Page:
Feeds:
Posts
Comments

Posts Tagged ‘King of England’

 

James, King of England (authorized

the 1611 Bible) did not want

It to have footnotes. 

 
Footnotes as the following (NIV pages from 1984 copyright) may make some “scholar” feel like he is really studying
In reality, they can add confusion to sincere readers – “Which manuscripts DO I trust?”  
Many early manuscripts – 924
Many early manuscripts do not have – 989
Many manuscripts – 1057
Some early manuscripts do not have…- 899

 

God is NOT the Author of confusion.

Advertisements

Read Full Post »

Today, Friday, July 22 marks the date James I, King of England announced (1604) that he had appointed fifty-four(54) men to translate the Bible into English.  (Imagine a US president, Democrat or Republican, authorizing and then appointing anyone to preserve God’s Words today.)  Some in attacking the genuineness of this Classic Text attack King James. History, no doubt, proves his humanness and perhaps worse, but sins (few or many) should not detract from his commissioning this proper project.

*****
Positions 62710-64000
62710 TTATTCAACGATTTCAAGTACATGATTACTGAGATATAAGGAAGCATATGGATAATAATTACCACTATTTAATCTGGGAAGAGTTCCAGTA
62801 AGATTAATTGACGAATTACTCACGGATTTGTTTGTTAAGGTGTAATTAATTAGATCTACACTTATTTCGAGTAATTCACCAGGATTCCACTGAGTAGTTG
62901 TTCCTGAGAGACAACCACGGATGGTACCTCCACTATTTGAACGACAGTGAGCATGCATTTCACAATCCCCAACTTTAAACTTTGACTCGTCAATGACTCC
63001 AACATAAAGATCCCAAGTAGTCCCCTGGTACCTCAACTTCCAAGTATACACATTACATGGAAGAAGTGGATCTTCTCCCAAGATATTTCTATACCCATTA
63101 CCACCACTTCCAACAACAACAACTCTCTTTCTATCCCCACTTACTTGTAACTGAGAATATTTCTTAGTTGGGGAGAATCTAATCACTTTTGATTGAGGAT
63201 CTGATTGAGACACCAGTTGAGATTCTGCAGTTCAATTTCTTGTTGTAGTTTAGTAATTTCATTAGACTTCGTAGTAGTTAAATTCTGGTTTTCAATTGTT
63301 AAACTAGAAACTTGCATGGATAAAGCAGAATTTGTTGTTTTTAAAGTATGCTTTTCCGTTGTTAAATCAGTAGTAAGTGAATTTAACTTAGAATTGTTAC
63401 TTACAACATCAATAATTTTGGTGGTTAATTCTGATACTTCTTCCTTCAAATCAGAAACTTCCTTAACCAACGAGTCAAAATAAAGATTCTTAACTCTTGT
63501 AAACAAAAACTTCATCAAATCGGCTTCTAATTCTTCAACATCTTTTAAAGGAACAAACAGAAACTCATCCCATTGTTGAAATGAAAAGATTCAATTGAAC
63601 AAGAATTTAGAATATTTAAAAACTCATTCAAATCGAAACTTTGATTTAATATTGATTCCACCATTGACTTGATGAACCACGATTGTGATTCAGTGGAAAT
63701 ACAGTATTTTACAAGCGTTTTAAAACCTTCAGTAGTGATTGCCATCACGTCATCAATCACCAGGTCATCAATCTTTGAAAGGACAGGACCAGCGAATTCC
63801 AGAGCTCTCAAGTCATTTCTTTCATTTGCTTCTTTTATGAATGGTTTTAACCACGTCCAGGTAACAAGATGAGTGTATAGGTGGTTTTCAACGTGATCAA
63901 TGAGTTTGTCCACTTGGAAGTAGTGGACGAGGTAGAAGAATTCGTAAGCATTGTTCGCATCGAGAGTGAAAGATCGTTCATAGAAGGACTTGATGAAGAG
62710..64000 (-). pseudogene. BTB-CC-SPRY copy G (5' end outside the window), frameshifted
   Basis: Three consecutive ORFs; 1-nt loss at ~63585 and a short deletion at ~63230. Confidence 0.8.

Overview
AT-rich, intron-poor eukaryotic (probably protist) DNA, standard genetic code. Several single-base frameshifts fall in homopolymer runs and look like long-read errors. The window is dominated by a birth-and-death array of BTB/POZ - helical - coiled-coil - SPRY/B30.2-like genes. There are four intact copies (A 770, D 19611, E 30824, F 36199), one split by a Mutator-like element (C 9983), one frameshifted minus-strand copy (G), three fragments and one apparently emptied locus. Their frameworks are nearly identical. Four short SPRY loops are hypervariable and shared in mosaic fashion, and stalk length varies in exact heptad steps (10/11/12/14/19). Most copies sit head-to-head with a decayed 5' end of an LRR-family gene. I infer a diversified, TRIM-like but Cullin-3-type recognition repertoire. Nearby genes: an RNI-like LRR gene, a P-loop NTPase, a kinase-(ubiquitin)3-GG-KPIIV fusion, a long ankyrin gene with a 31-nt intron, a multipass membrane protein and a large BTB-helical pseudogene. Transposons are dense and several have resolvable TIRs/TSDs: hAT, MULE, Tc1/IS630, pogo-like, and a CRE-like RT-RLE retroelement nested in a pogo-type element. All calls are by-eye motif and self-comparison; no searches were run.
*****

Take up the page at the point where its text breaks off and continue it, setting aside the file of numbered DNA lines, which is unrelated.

English, which seems old to us (& US) was a relatively new language. The widespread reading of God’s Holy Book helped to solidify a still somewhat plastic tongue. The Authorized Version (a.k.a. KJV) deserves a great deal of credit for the standardization of our native tongue.  The ships were soon sailing Englishmen to live permanently in the “new world” and among their few and precious possessions were copies of this great Text. Yes, English businessmen and soldiers helped spread our language.  But perhaps of equal or greater value were the travels of men, preaching in English, upon all the inhabited continents.  And from what were they preaching?  They read, memorized, and spoke from the incomparable, beautiful Authorized Bible. 

 

God, who has never muffed an opportunity, never missed an appointment, nor ever been a minute late, allowed the King of England to help the cause of Christ on July 22, 1604 by appointing men of scholastic ability and spiritual interest to give England, yea, the world, such a grand Book.

Read Full Post »